Religious Fest

Promises honoring the Virgin or a patron saint; long, tireless processions; multitudes of devotees; liturgy; Canto a lo Divino ritual; Bailes Religiosos, with their colored costumes, dancing and music; faith, beliefs of people; family; countless and varied elements shaping what we know as Religious Fest. How could this cultural universe, year after year expressed in incomparable beauty all along sanctuaries in Latin America, Chile, and, of course, Atacama region, be understood and appreciated?

Looking up for some background on this, I came across Josef Pieper (German philosopher,1904-1997), who pointed out that from its origins till nowadays, the fest, “joyous par excellence”, has been linked with the sacred, for it is the transcendent dimension of human being what has been expressed in it throughout the centuries, inserting itself as an interlude and, at the same time, heightening the day-by-day life, as a creative transformation of the world by means of art, under the inspiration of sacred paradigm; as a donation, an offer of goods and belongings to be given to mankind and divinity, and as a cleansing catharsis leading to the reecounter of human beings with themselves, divinity, and the transcendent.

According to Mircea Eliade (Romanian Philosopher, 1907-1986), religions historian, Fest was originated in the collective and social living of the sacred. While religious experience generally becomes an assimilation of the sacred from the inside, collective religious experience is esentially expressed throughout dramatization. Such is the way awareness of the sacred has been expressed in the collective behavior for ages. Thus, Fest has been, throughout History, a way and an instance for communicating with la divinity by means of the sacred languages of each community.

Analyzing the history of our continent, Latinamerican identity was formed by the crossing of cultural and sacred values from early aboriginals cosmogony and the Roman Catholic religion of the Spaniards. When the latter arrived to America, they found out native Americans had their own divinities, which they worshipped in their own cults and ceremonies. In the process of conquest and conversion, early Latinamerican cultures were forced to substitute their symbols and religious rites for others: Pachamama was replaced by the image of the Virgin, and God expressed in natural phenomena matches for Christian God (Schalscha y Arteche, Social Communications, Chile 2003).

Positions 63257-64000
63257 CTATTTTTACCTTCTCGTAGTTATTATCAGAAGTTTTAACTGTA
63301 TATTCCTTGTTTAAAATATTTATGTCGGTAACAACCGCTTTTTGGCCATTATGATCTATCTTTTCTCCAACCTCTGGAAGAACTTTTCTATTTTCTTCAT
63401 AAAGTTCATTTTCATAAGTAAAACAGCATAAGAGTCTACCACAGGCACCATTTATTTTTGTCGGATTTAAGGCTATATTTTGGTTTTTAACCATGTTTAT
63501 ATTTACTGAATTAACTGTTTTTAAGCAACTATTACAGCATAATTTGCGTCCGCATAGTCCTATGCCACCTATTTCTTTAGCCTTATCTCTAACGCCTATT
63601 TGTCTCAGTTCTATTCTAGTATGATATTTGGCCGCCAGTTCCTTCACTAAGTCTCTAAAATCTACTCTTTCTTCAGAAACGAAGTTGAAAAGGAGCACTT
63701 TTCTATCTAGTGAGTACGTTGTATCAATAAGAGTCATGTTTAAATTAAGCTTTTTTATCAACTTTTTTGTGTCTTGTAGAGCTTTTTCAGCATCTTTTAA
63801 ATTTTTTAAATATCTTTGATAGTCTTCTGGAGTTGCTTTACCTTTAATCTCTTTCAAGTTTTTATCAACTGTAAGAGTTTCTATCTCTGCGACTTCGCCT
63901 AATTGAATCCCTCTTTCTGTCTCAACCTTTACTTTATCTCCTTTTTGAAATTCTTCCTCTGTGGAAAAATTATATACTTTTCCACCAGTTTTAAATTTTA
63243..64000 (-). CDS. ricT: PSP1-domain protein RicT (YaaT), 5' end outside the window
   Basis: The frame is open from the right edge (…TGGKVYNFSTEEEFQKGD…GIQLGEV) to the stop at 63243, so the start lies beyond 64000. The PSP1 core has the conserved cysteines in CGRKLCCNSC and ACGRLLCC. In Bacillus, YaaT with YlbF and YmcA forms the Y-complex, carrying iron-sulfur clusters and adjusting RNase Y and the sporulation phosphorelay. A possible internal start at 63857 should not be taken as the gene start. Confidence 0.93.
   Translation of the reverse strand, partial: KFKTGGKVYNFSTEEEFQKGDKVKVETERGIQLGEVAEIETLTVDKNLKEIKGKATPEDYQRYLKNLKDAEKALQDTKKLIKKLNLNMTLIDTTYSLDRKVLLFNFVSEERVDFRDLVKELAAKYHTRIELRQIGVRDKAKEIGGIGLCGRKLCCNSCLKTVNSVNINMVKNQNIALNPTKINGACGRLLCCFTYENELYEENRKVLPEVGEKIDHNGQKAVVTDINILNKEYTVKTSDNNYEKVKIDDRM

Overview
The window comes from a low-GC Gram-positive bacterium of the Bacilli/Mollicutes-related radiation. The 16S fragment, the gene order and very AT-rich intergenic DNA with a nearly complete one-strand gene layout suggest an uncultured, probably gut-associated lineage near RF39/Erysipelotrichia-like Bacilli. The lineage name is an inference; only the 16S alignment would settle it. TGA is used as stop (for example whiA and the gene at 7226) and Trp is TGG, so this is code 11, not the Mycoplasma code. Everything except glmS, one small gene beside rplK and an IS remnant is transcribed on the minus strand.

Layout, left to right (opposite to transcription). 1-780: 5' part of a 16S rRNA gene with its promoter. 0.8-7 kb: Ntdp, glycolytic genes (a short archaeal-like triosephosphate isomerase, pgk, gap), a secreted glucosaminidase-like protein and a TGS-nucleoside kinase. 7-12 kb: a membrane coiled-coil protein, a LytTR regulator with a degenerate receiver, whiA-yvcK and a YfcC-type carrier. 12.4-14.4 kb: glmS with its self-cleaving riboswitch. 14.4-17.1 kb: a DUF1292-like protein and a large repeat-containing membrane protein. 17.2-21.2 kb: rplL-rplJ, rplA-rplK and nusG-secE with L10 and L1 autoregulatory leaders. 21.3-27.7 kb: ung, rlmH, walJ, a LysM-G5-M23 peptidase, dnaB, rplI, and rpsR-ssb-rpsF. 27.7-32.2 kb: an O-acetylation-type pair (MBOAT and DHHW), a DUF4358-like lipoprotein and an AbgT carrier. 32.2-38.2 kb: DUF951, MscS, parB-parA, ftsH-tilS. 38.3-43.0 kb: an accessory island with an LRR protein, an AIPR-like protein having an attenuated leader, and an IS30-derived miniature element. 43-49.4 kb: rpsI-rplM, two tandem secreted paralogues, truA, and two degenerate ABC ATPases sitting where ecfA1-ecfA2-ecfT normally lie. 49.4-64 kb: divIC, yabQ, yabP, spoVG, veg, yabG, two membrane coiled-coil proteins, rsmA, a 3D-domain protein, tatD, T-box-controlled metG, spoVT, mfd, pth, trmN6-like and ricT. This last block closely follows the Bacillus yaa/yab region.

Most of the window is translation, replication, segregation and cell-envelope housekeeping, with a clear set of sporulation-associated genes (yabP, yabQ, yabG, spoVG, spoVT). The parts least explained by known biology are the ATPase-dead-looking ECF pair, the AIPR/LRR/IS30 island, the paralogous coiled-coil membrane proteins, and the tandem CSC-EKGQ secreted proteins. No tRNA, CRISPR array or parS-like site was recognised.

In religious fests throughout Latinamerica, a number of symbols, liturgy, collective imaginary, people’s fervor, saint patrons cult, and an intense devotion towards Virgin Mary, worshipped throughout Atacama region in more than thirty annual celebrations and more than sixty Bailes de promeseros participating in them, prove that this form of expression and cultural performance, raised in popular faith and devotion, is the most distinctive feature of our regional identity and our people’s artistic creativity, being the most important reference at the dawn on February 2, 1780, when muleteer Mariano Caro Inca found a Virgin Mary image of around Maricunga Salt Mount, a Virgen named afterwards Virgen de La Candelaria, honoring the day of the candles blessing. Since then, Atacama miners, in their multiple works, as cateador, pirquinero or peón, have been the Virgen devotees (José Cánovas).

The passage of time has witnessed how the community orders their space in time, generating fests in every region corner. Such is their importance and social relevance in the region’s inhabitants, where around 100.000 people participate, both actively and passively, before, during, and after celebrations – La Virgen de La Candelaria fest gathers around 50.000 people a year, coming from disparate areas of the region and the country. This is the point where the community organization presents a unique and unbreakable value, for it is family itself, organized, expressed, in relation with the community, in full possesion of their customs, reviving, recreating and performing their celebrations in every town of the region in every single month of the year: San Pedro in Chañaral, Huasco, and Caldera; Virgen del Tránsito, Virgen del Carmen in El Salado and Los Loros, or La Cruz de Mayo in Vallenar, are examples of the transcendence of this organization, firmly based on so-called Bailes Religiosos.